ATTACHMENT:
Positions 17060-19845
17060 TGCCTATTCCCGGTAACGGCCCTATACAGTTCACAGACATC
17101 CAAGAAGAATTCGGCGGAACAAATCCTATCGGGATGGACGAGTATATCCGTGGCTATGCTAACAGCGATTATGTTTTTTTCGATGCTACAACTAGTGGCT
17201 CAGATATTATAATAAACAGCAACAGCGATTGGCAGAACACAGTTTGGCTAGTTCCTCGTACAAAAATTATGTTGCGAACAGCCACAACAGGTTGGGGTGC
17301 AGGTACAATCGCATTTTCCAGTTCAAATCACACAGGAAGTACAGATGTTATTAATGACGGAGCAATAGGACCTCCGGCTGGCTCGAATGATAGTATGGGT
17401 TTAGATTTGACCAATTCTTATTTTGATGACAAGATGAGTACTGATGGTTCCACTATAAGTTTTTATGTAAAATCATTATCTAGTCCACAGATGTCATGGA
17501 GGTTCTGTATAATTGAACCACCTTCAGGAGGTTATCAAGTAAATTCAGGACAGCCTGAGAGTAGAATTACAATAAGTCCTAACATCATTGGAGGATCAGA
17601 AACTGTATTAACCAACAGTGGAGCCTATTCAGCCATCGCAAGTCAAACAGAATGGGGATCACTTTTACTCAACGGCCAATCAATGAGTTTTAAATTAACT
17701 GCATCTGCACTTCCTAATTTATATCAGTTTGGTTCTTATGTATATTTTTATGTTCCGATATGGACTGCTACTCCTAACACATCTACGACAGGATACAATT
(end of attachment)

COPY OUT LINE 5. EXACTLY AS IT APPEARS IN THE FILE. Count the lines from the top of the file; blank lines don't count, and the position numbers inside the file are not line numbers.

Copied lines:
17301 AGGTACAATCGCATTTTCCAGTTCAAATCACACAGGAAGTACAGATGTTATTAATGACGGAGCAATAGGACCTCCGGCTGGCTCGAATGATAGTATGGGT